Explainer: Why are banks raising interest rates for savings deposits and should you open a new account to cash in?
SINGAPORE — As interest rates on borrowing around the globe rise rapidly to combat inflation, the grim news for home buyers facing heftier mortgage bills is good news for bank customers with savings deposits.
- The last time interest rates soared this high was about 15 years ago, right before the global financial crisis in 2008, an analyst said
- Some of them said it is difficult to predict when interest rates both for borrowers and depositors will stop rising
- However, rates will not fall until inflation is under control across the world's major economies
- Bank customers should seek the best possible rate available to deposit their money, but they need to consider various factors
SINGAPORE — As interest rates on borrowing here and around the globe rise rapidly to combat inflation, the grim news for home buyers facing heftier mortgage bills is good news for bank customers with savings deposits.
Again this week, Singapore banks have been raising interest rates to stay competitive in the fight for deposits.
DBS, the country's largest bank, on Tuesday (Nov 1) raised the interest rate again for its flagship Multiplier savings account from up to 3.5 per cent to up to 4.1 per cent a year on the first S$100,000 in a customer's account. It last raised interest rates for its Multiplier account in August.
The rules around the Multiplier account can seem daunting. To earn the full 4.1 per cent interest, a customer must carry out S$30,000 or more in eligible transactions a month, and credit their salary, dividends or Singapore Financial Data Exchange (SGFinDex) detail to the account.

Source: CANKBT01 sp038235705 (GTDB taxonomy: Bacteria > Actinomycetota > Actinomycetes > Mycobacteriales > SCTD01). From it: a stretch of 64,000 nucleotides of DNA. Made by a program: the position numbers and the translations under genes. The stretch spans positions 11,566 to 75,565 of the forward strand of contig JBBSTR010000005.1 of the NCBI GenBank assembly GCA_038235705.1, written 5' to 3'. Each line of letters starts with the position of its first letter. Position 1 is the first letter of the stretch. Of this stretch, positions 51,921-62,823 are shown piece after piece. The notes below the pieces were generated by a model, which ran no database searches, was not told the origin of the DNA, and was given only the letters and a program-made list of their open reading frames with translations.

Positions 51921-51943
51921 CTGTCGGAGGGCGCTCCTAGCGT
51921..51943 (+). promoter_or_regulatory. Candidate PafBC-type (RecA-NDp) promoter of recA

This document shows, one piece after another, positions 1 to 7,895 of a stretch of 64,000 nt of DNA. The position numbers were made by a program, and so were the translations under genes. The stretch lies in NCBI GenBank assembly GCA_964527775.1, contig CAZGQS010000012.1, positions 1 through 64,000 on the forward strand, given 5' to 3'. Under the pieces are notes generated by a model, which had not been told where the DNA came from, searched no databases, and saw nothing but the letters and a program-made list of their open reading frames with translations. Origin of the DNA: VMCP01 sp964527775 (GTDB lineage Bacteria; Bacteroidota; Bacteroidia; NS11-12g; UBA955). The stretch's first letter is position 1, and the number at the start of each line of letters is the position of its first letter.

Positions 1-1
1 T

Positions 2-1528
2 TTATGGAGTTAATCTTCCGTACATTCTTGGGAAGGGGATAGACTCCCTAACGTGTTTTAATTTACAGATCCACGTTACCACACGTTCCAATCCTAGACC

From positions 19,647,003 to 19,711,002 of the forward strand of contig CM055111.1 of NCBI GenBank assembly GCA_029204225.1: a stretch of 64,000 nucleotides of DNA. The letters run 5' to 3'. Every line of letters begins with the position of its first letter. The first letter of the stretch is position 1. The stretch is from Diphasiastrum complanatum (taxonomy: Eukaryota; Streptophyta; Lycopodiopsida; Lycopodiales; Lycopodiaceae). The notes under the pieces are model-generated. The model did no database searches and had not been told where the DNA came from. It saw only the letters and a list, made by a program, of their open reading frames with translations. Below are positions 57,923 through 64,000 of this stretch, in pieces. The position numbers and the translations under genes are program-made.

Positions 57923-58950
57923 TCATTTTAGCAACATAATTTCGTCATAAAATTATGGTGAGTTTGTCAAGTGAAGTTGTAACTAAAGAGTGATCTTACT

OCBC earlier this week also increased interest rates for its 360 savings account to an all-time high of 4.65 per cent a year on the customer’s first S$100,000, up from 1.85 per cent.
That rate comes with some strings attached, too. The customer must have at least S$1,800 of salary credited via the interbank facility Giro monthly, must increase the deposit by S$500 a month and must spend at least S$500 monthly on certain OCBC credit cards.
Last August, United Overseas Bank (UOB) announced higher interest rates for its flagship savings account. In response to TODAY’s queries, the bank said that it is constantly reviewing its deposit rates to ensure they remain competitive in view of market developments.
One analyst noted that the last time interest rates soared this high was about 15 years ago, right before the global financial crisis in 2008, when Asia’s exports and growth plummeted due to severe recession in major economies.
TODAY takes a look at how much higher can these interest rates go and what it means for lenders and consumers.
WHAT DO HIGHER INTEREST RATES MEAN?
Mr Christopher Gee, head of the governance and economy department at the Institute of Policy Studies, said that the business model of a retail bank is to take in deposits, usually from depositors, for a period of one to 12 months, though the durations can sometimes be longer.
The banks then take these deposits and lend the money to borrowers, such as home buyers for their mortgages or businesses for investments.
In short, the banks “borrow” from their depositors for a given period of time — typically less than a year though sometimes longer — and lend the money to others, often for a longer term.
Broadly speaking, the banks make money from the difference between the interest rate they charge borrowers and the interest rate they give depositors, less their overhead costs such as wages and utilities.
Though it is difficult to predict when the interest rates here will stop rising, Assistant Professor Aurobindo Ghosh who is a finance lecturer in Singapore Management University, said that it will tend to happen in tandem with the trajectory of interest rates across most major economies.
And given the expectation that borrowing rates in these major economies will continue to rise this year until inflation is under control, the interest rates in the banks here will most likely follow suit, he added.
WHAT'S IN IT FOR BANKS?
This is the first time in a long time that Singapore is seeing savings interest rates that are higher than loan interest rates. So how are banks making money from this?
Experts said the fact that loan interest rates have also been creeping up helps to bring in more profit for the banks, which then allows them to provide higher returns to depositors.